By DENISE ALBERT
I loved going to work. I used to breathe a sigh of relief at school drop off. I would kiss my son, wave goodbye and look forward to my day at work. Now that I work from home, it’s a different story, but to me, there was nothing better than working in an office. Now, I know some new managers working remotely and they love their work from the start, but everyone will have a different experience when it comes to this, and everyone will have a different opinion when it comes to working from home. I know many people who actually prefer it to working in an office environment. They’ve even found ways to increase their productivity at home, like setting up a little work station, using paperless software solution similar to ones on sites like filecenterdms, in the hopes of having less paperwork lying around and even have given themselves strict lunch and break time to help them stay motivated while at home. See, this works for some, but not everyone.
I’d prefer to be working in an office. I loved sitting on my comfy office chair (bought from this home and commercial office furniture in Brisbane company). I had a huge desk where I had plenty of space to work and I didn’t have any distractions at all. It was bliss! I didn’t spend my days changing diapers. (That was for mornings, nights and weekends). I didn’t do pick up or baseball drop off. And I didn’t spend time on playdates with my little one.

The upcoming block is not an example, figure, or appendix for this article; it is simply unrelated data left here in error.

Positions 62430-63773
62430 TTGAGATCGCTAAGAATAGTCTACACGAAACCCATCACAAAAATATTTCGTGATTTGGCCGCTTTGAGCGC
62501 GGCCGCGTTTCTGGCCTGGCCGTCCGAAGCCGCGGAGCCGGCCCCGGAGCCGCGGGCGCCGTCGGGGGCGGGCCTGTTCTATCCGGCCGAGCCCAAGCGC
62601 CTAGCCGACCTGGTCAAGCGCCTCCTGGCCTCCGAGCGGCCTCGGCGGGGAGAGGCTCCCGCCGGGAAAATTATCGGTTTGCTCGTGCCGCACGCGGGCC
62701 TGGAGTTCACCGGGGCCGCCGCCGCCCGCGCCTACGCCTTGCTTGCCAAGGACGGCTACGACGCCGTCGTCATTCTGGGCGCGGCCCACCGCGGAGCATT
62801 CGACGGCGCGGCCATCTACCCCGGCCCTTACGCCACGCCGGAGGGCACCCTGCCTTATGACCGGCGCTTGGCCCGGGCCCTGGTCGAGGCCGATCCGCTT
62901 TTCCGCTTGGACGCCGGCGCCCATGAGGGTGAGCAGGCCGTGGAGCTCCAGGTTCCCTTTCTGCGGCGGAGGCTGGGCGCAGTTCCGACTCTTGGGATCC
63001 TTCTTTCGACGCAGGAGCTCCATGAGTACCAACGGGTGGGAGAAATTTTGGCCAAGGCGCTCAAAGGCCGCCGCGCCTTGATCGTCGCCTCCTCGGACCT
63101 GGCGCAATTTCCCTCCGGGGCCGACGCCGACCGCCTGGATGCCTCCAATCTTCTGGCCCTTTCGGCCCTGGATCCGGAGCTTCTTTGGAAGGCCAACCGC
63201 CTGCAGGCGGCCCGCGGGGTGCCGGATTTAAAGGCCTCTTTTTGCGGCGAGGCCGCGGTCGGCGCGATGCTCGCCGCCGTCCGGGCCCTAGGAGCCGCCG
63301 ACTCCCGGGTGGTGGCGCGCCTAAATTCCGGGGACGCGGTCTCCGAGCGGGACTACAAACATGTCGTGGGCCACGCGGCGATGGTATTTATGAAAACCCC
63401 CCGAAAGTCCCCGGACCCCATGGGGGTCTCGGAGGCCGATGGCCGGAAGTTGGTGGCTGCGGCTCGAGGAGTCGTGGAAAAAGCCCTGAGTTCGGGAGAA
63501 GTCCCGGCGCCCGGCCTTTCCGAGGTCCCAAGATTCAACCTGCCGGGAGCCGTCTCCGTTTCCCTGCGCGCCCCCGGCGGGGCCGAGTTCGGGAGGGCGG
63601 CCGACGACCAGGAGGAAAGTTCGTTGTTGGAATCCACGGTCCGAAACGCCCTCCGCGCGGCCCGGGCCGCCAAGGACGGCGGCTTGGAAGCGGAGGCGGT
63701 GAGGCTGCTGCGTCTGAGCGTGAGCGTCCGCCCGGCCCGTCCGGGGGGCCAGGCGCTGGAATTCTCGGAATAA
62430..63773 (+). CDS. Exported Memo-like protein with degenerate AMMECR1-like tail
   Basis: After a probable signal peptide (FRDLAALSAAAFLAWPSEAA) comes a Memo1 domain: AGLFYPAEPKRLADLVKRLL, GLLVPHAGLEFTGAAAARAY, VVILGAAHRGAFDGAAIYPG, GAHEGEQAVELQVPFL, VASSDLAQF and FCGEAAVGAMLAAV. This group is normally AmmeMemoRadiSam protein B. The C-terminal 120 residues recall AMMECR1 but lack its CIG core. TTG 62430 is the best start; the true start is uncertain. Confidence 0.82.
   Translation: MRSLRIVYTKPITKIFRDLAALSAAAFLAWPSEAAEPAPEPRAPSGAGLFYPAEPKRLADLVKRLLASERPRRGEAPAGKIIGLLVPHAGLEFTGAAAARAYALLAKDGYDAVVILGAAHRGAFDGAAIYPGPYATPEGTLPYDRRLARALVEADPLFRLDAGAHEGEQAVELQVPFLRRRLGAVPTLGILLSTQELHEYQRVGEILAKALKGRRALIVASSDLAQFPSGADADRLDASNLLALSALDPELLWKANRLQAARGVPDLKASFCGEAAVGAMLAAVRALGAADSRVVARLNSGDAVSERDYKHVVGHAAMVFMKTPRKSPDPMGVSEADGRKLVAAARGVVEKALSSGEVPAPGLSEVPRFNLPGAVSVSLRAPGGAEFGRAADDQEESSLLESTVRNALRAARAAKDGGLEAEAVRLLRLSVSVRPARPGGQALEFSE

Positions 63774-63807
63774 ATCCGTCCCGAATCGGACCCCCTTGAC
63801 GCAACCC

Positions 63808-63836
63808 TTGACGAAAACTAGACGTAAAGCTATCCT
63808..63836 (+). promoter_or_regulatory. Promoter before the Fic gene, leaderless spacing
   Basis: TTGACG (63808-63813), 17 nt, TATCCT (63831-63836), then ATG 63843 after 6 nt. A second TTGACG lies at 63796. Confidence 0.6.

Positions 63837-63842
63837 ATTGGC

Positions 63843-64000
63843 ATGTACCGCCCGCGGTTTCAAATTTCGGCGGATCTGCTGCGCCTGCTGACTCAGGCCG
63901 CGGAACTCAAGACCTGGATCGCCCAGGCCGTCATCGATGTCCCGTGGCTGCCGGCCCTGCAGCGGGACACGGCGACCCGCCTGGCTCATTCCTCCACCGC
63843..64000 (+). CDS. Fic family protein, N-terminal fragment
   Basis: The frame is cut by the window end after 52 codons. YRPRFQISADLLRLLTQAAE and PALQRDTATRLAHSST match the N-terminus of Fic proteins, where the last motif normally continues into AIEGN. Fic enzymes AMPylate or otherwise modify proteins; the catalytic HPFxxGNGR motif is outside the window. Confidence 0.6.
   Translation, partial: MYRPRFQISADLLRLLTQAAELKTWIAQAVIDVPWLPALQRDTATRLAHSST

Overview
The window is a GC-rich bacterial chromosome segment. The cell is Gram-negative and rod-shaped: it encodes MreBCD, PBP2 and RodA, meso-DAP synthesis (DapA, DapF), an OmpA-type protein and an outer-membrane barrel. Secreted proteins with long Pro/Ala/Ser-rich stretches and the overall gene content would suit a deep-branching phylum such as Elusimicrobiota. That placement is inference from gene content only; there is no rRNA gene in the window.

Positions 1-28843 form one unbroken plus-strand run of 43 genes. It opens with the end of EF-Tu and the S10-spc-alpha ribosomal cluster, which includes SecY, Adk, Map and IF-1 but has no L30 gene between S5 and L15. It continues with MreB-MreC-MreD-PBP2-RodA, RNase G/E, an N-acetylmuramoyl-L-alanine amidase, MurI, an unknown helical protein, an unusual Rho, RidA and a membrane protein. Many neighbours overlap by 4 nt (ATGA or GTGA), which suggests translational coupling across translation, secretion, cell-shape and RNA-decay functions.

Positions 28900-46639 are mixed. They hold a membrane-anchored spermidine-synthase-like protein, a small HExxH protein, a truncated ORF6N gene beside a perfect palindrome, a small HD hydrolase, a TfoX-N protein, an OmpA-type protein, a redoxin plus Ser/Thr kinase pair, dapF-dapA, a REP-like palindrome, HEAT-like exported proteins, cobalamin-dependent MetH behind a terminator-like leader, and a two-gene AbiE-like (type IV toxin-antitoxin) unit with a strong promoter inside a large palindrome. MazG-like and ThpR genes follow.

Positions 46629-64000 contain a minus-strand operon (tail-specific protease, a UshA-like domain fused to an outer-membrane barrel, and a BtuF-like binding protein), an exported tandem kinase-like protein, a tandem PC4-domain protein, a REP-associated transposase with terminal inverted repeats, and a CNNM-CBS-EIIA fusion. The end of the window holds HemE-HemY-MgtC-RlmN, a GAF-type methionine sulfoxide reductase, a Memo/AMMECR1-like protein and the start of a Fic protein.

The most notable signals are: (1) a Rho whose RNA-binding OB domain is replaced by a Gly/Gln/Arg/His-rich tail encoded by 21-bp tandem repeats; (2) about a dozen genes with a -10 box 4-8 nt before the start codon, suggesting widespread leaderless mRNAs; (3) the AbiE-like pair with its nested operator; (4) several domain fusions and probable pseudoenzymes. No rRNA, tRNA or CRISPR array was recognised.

Instead, I read the newspaper on the train, as if I was alone…the only one there. No phone or blackberry. It was just me, the paper, and hundreds of thousands of commuters.
My journey to the office was calculated “me” time. Some mornings included a short coffee catch up with a friend or personal calls on the walk from the subway to the office.
By 10 am my “other” job officially began. I thrived in my office and because I had it, I accomplished more in my life. In fact, I got everything done at twice the pace.
I need the work interaction, the work relationships, the responsibilities, the creativity, and the opportunity to learn daily. I need the paycheck for many reasons. I need to contribute. It’s who I am. I also need the financial freedom to be able to buy those jeans without explanation to anyone other than myself. Financial freedom is amazing, you work hard and then you can live comfortably. Although, despite my new guilt-less life, I do sympathize with my friend who recently moved over here for work. She’s struggling to apply for a credit card because she doesn’t have a social security number yet and this is taking away her financial freedom. Luckily, she was able to stumble upon a blog telling her how to apply for credit Cards without SSN, hopefully she can start living happily now and buying whatever she wants!
Although it’s fun to be able to spend money, it can have consequences and negative sides. For example, my guilt-less life came at a cost. It’s not the path I planned to take. I made concessions in my career and at home. I’ve adjusted my professional goals in order to have flexibility. I took a detour from a lifetime of passion in one field – to work in another – to feel guilt-free. I missed my little ones’ first real walking. I found out by text – “12 steps – alone!” That morning – before work – I saw 4. I proudly showed the text in my meeting. “Oh – no, you missed it” was my colleagues’ reaction. But I had no guilt. Instead, I thought, my work with him that morning paid off!
Sometimes I wonder if there’s something wrong with me. Am I missing a certain “mom-ness” sense? Am I missing a guilt gene? Now that I’ve switched gears again and work from home, I can’t wait to get back to an office. But on my own terms.
I don’t feel guilty. I know I am a better mom because I work!